Yoga Teacher Training: Putting Together What It All Means To Me

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Image from Steve Johnson

23 march 2014. This was the first day of officially being a yoga teacher. Fifteen of us, students of Svastha Yoga, and a few more of lovers and family gathered in the function room to receive our certificates. This was it, eight months of study had come to an end. It was an end to attending morning classes at nine. There wouldn’t be anymore rushing in the classroom because I mismanaged the time. There wouldn’t be the gathering in a room to watch my mind drifting when I was supposed to be focusing on the breath.

But at that point, I was present, fully present. My teacher, Nitya, presented me with the certificate. It said that “This is to certify that Puah Hui Ying has successfully completed the 200-hour, 8-Month Program Svastha Yoga of Krishnamacharya in Singapore, 2013-2014”. This was a ticket to a new kind of life, an extension of trust in the ability of yoga to bring about positive changes to my life and mankind. It was an undertaking of responsibility to integrate and uphold my life in the discipline of yoga. This was what I had worked for.

This was an end. And this is the beginning.

In my class, everyone came to yoga for a different purpose and each would have a different future. The future holds a plethora of possibilities, with equally unnerving and exciting opportunities. Would you teach yoga? Would we meet? Would we keep in touch? Best of luck to you. Words like that flitted around the room holding the open-ended queries of the future. But the only thing we were sure of at that time was that we would bid each other goodbye, each with their unique experience of transformation.

At the age of 20, I set off carving adventures and journeys in an attempt to discover the true meaning of life. At the age of 24, upon completion of my yoga teacher training, I give up seeking for the purpose of life and enlightenment. Because I could never give up this world. I could never give up my regular armchair internet warrior position of fussing over inequality, corrupted food practices and any other degrading acts done by mankind. I’m not a great activist but I like to think of myself as a contributor to creating a better world, with my vegan (occasionally vegetarian) diet, writing and gardening. This is my way of revolution, silent, contemplative and minimal: one meal, one article and one seed at a time.

I’m no longer sure if I could say with definite that all things happen for a purpose. Because saying so imparts a tinge of arrogance and self-importance. Yes, we are all interconnected, the thread of events do lead from one to another and we are a sum of our whole experience, but maybe the world is just created like that. No purpose and no higher calling but just a place for all beings to live. Maybe all this is a dream world which will disappear from time to time. What is real and what is not doesn’t seem so clear anymore. In our pursuit to make sense of living, we lose sight of living. Ultimately, all individual could be accounted for something, right down to the smallest microorganisms but it all sums down to the base line that we are doing what we do in order to live sustainably.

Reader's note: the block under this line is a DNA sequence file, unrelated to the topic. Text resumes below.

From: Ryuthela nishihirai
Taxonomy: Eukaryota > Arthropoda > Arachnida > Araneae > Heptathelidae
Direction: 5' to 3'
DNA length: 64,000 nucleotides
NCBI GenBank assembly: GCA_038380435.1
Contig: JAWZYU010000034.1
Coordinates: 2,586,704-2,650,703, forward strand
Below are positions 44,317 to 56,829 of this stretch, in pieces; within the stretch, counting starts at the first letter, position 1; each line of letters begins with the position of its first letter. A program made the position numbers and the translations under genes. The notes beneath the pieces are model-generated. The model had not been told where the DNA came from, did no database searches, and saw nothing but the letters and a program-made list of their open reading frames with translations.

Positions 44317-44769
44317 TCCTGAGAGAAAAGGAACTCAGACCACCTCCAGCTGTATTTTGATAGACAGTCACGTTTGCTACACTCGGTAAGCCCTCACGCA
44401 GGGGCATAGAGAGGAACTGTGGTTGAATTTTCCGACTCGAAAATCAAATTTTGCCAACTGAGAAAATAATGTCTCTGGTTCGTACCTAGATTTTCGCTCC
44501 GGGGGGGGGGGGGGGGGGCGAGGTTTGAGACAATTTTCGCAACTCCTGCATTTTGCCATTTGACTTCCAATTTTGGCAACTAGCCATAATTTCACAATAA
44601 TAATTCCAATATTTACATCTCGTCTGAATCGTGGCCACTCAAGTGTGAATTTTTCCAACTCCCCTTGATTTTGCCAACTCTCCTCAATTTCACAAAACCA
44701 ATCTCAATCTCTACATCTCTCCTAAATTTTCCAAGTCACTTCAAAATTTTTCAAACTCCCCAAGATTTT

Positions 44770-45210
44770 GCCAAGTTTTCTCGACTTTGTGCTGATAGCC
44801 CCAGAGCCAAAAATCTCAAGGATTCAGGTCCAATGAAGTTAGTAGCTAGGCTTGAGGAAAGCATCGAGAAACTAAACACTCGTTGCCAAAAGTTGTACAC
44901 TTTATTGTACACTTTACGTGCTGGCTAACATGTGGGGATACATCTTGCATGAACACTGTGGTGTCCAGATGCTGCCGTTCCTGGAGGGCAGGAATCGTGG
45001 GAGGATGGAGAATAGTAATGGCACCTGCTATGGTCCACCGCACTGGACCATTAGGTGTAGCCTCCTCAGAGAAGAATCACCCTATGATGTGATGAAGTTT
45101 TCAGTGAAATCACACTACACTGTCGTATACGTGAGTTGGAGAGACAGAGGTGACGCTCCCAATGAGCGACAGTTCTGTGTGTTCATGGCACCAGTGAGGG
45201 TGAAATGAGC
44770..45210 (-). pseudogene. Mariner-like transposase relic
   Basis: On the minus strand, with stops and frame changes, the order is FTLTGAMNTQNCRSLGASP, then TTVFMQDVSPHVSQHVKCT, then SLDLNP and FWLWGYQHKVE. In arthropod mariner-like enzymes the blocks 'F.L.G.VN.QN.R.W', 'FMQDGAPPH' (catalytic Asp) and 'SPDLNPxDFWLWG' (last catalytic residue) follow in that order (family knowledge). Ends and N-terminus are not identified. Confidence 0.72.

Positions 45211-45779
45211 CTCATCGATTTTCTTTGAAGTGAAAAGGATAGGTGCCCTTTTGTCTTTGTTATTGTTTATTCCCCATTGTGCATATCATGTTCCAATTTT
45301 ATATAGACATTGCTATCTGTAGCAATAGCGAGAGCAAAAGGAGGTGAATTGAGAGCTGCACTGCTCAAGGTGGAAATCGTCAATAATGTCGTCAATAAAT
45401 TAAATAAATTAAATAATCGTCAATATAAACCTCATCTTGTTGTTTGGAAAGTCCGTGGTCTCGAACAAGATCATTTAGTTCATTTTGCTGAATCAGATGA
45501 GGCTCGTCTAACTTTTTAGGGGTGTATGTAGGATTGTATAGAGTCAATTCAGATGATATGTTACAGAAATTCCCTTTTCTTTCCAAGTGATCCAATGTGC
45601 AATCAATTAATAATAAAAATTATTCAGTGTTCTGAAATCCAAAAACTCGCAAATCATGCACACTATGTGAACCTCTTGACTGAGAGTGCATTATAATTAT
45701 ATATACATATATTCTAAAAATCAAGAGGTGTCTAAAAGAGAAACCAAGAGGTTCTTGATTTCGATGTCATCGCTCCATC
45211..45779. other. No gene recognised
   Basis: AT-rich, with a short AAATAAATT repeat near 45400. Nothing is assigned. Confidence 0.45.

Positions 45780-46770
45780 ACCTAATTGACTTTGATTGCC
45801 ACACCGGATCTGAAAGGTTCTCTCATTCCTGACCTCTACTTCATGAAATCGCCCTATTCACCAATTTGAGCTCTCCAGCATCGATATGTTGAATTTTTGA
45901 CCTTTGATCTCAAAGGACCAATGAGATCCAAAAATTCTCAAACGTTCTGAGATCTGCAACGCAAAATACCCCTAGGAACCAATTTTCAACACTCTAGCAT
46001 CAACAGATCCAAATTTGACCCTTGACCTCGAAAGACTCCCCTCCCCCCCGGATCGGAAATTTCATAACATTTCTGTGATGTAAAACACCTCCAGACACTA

Life to me is about finding peace. We could choose to live our lives with both effort and ease. We accept moments of good times, but we also learn to be in the moment of bad times too. Life is about being in the moment. Focusing too much of the future brings about attachments and expectations. Focusing too much on the past brings about depression and grief. Having say so, the past and the future do play an important role in our lives, we learn from our past experiences and we find motivation in our future goals. It is about finding the balance among the three, future, past and present, for empowerment and inspiration to live with effort and ease.

I embraced every bit of my life, be it struggling to pay for my dance lessons or be it getting overjoyed from the growth of my plants. Each with its impermanence works seamlessly as an opportunity for growth. Nothing less and nothing more. Over the years, I realise that I am nothing but I am everything all at once. I believe there is something that is greater than life and I am part of it. I am the paradoxical line that sails the drift of two opposing currents. I have enough but I’m ready for more. This is my yoga, embracing myself as a broken whole, accepting all of me with conviction without attached expectations.

This is what yoga is to me. It builds a pillar of strength and peace within me even during times of confusion and adversity. Regardless of the stage I’m at, I just am where I need to be.

Today and for all the todays that I have, I am here. Present.


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